Children and sports: Choices for all ages

Children's sports promote fitness, but not all children thrive in formal leagues. Help your child find the right sport and venue — school, recreation center or backyard. By Mayo Clinic Staff

Want to give your child a head start on lifelong fitness? Consider children's sports and other kid-friendly physical activities.

With your encouragement and support, chances are a few sports will spark your child's interest. Fan the flame by taking your child to local sporting events and sharing your own sports interests with your child.

Consider age-appropriate activities

Your child is likely to show natural preferences for certain sports or activities. Start there, being careful to keep your child's age, maturity and abilities in mind.

Ages 2 to 5
Toddlers and preschoolers are beginning to master many basic movements, but they're too young for most organized sports. Keep in mind that toddlers who participate in organized sports also typically don't gain any long-term advantage in terms of future sports performance.

At this age, unstructured free play is usually best. Try:

  • Running
  • Tumbling
  • Throwing
  • Catching
  • Swimming

Ages 6 to 9
As children get older, their vision, attention spans and transitional skills, such as throwing for distance, improve. They're also better able to follow directions.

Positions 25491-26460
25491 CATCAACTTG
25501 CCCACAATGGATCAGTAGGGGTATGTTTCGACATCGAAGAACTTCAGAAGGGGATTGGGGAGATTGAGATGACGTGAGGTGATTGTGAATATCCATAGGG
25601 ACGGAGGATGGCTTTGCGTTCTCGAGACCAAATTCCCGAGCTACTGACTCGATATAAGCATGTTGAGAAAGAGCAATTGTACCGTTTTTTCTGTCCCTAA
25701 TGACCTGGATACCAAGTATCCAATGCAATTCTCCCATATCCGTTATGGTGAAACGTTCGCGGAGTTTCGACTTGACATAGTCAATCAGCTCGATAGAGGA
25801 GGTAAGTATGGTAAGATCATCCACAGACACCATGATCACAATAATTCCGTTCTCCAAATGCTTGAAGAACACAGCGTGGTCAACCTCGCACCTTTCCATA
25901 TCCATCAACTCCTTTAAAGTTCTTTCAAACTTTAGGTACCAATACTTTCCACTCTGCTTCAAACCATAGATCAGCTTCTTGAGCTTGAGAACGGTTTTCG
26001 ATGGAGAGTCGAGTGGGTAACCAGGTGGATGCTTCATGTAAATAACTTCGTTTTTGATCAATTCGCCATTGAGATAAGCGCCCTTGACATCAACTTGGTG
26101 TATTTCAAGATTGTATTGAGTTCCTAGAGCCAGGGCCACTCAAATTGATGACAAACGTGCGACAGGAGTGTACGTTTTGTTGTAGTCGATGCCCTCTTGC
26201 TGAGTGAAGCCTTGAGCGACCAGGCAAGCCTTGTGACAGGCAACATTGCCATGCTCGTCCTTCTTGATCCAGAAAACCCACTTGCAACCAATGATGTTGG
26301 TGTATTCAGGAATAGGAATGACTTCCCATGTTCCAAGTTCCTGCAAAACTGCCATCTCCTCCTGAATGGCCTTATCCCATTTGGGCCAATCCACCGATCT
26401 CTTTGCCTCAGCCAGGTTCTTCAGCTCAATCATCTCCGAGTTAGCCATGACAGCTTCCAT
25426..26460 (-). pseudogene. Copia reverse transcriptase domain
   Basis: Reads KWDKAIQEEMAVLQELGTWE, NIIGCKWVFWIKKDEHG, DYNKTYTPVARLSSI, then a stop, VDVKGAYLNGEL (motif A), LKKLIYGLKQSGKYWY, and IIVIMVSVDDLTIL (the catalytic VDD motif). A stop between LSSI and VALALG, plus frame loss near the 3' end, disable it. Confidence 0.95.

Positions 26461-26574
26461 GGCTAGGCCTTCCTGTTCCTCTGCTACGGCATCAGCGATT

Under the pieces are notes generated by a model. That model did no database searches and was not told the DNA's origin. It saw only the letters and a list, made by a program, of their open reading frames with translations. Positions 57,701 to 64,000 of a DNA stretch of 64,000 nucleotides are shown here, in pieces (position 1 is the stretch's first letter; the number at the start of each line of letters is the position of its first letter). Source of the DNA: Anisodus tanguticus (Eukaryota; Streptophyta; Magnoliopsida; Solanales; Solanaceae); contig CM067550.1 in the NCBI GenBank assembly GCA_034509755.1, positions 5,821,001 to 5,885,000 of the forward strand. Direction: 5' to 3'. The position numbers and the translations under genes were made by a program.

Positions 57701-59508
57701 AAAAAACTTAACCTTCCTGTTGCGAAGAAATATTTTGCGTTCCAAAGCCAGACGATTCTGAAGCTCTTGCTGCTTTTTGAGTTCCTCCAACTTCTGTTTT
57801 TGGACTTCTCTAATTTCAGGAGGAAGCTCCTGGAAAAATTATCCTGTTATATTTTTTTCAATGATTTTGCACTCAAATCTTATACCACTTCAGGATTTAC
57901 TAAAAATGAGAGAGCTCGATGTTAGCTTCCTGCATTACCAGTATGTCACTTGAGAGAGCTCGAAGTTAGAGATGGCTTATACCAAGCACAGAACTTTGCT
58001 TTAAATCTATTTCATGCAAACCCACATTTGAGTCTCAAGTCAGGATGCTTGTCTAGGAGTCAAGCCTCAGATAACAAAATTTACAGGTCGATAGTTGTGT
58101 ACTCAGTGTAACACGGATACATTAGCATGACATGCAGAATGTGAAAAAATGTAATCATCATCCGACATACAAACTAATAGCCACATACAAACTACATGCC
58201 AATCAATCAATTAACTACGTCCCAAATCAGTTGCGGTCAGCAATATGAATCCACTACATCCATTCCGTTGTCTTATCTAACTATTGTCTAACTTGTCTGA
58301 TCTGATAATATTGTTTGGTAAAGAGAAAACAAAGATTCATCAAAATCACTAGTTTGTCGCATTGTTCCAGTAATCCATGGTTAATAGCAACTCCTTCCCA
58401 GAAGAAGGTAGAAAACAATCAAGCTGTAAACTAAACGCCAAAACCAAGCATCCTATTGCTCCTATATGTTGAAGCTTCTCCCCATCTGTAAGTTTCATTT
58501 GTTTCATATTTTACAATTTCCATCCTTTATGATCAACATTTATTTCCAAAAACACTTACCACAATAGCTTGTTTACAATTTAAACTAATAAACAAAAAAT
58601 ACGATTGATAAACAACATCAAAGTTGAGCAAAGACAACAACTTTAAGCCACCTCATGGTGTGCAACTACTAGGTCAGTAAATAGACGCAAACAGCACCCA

Consider organized activities such as:

  • T-ball, softball or baseball
  • Running
  • Soccer
  • Gymnastics
  • Swimming
  • Tennis
  • Martial arts

Carefully supervised strength training is OK at age 7 or 8, too.

Ages 10 to 12
By this age, children have mature vision and the ability to understand and recall sports strategies. These children are typically ready to take on complex skill sports, such as football, basketball, hockey and volleyball. Keep in mind, however, that growth spurts caused by puberty can temporarily affect a child's coordination and balance.

Contact sports

Before allowing your child to participate in a contact sport, consider his or her age, maturity, and physical size. Are the physical contact, aggressiveness and competition involved developmentally appropriate for your child? Will your child enjoy it? Because children enter puberty at different ages, there can be dramatic physical differences among children of the same sex — particularly boys. Children competing against others who are more physically mature might be at increased risk of injury.

Aug. 07, 2013 See more In-depth